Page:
I help operate one of Oregon's largest recycling companies; here we do our best to give a second life to as much debris/waste as we possibly can. Our recycling percentage rates are above all of our competitors, and in my opinion, we are providing a great service both environmentally and for the residence and businesses of the greater Portland are. However, sometimes it feels a bit counter productive with the large amount of fuel which we consume from our grinders, heavy equipment (track-hoes, skid-steers, and front-end loaders), our fleet of Semi-trucks, and my company vehicle; a large Ford F-250 which gets about 13-15 mpg (miles per gallon). In the recycling industry, especially for someone in my position, a large truck with a lot of 'hauling' power is a necessity; frequently I need to deliver parts to job sites, haul small equipment, etc., something that could not be done with a smaller vehicle. Even though I drive a 'gas-guzzler' there are a lot of minor things I have discovered to improve mileage and fuel consumption; my mileage may be poor, but I do not need to make it worse.
Some simple things one can do to improve gas mileage are things which can easily be overlooked such as keeping the tires properly inflated. Since becoming more aware of my fuel consumption, I have made it a habit to check my tires every time I fuel my truck. Not only will properly inflated tires improve on fuel mileage, but the tires will not wear down nearly as fast. Another easy thing to help increase mileage is to avoid storing heavy items in the vehicle; the more weight put onto a vehicle the worse the mileage will be. I try to never use my vehicle as storage for tools, sporting goods, etc.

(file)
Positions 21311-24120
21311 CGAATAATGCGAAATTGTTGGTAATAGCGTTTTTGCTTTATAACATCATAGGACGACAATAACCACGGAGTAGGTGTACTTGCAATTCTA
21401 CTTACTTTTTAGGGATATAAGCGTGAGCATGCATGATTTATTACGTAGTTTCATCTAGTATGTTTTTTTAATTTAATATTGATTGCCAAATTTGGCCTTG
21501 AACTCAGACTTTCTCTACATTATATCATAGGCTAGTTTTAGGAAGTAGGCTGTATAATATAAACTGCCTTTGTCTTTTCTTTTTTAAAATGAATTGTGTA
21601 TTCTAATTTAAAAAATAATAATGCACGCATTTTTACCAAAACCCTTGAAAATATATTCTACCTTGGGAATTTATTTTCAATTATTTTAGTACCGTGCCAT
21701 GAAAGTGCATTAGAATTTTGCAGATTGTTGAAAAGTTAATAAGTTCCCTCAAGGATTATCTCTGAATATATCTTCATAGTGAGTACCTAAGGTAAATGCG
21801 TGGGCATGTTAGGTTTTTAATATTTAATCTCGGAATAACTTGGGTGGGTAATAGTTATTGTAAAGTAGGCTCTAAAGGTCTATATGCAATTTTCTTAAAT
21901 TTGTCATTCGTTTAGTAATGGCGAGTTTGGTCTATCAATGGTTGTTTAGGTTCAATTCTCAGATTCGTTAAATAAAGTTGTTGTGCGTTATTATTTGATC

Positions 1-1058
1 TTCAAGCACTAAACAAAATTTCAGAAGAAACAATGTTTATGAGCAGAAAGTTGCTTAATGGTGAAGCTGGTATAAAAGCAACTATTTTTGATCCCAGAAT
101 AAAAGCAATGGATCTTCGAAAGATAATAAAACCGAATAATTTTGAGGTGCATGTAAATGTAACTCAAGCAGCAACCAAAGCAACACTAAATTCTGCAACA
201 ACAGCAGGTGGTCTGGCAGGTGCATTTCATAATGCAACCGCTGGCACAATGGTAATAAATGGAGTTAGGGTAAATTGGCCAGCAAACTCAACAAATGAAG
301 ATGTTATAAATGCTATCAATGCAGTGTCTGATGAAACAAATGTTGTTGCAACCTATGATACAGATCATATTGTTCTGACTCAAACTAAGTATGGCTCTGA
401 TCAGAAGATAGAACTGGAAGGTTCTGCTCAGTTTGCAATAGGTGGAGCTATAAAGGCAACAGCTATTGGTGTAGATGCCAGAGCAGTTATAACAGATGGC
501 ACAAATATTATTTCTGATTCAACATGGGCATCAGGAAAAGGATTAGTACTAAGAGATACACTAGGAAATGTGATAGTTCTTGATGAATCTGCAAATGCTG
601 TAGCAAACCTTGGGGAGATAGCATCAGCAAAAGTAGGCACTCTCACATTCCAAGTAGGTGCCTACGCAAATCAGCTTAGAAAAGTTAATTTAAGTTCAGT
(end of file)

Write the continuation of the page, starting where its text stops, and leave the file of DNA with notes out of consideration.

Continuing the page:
Two of the biggest ways to save on fuel consumption is to drive less aggressively and to avoid excessive idling. These are for me the hardest habits to break; I have a lead foot and I like to drive fast and when I begin accelerating from a stop, I would generally start with some 'gusto' . Accelerating and breaking rapidly wastes fuel, and significantly reduces mpg. Driving at high speeds also consumes more gas than driving the speed limit; though not all the cars are the same; generally, mileage begins to decrease when speeds climb above 60mph; and not only can driving the speed limit increase mileage, but it is much safer as well (for everyone). I am also guilty of excessive idling which has been a habit which seems impossible for me to break; especially when the weather is very hot or very cold. In extreme temperatures I will start my truck sometime up to 30 minutes prior to either warm up the cab or to cool it down with the air conditioning (the A/C uses even more fuel). When a vehicle is idling it is getting zero mph; and is using a significant amount of fuel (and even more if the A/C is running).
These few tricks to improve mileage are simple, but it is difficult for some to do because a behavior change is needed to make such improvements. Like speeding for me, half the time I do not even realize I am exceeding the posted limit. Changing how I drive and how I care for my vehicle has been something which I have to be constantly aware of; otherwise, I will go back to my 'old' ways without even noticing.